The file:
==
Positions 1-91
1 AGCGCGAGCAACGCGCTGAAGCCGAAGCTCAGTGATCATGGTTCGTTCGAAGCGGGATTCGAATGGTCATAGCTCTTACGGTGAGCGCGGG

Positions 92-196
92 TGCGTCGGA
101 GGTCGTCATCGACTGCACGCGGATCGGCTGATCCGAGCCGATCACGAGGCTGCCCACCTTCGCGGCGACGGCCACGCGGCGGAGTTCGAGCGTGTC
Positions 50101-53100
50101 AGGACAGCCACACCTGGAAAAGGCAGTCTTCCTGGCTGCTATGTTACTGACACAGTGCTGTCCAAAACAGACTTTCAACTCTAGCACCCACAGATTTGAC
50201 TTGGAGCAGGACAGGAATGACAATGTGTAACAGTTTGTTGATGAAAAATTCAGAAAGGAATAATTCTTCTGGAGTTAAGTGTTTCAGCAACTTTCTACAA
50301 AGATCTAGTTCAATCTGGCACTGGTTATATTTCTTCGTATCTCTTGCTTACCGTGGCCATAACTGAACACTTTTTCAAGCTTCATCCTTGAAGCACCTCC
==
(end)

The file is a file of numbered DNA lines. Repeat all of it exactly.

Positions 1-91
1 AGCGCGAGCAACGCGCTGAAGCCGAAGCTCAGTGATCATGGTTCGTTCGAAGCGGGATTCGAATGGTCATAGCTCTTACGGTGAGCGCGGG

Positions 92-196
92 TGCGTCGGA
101 GGTCGTCATCGACTGCACGCGGATCGGCTGATCCGAGCCGATCACGAGGCTGCCCACCTTCGCGGCGACGGCCACGCGGCGGAGTTCGAGCGTGTC
Positions 50101-53100
50101 AGGACAGCCACACCTGGAAAAGGCAGTCTTCCTGGCTGCTATGTTACTGACACAGTGCTGTCCAAAACAGACTTTCAACTCTAGCACCCACAGATTTGAC
50201 TTGGAGCAGGACAGGAATGACAATGTGTAACAGTTTGTTGATGAAAAATTCAGAAAGGAATAATTCTTCTGGAGTTAAGTGTTTCAGCAACTTTCTACAA
50301 AGATCTAGTTCAATCTGGCACTGGTTATATTTCTTCGTATCTCTTGCTTACCGTGGCCATAACTGAACACTTTTTCAAGCTTCATCCTTGAAGCACCTCC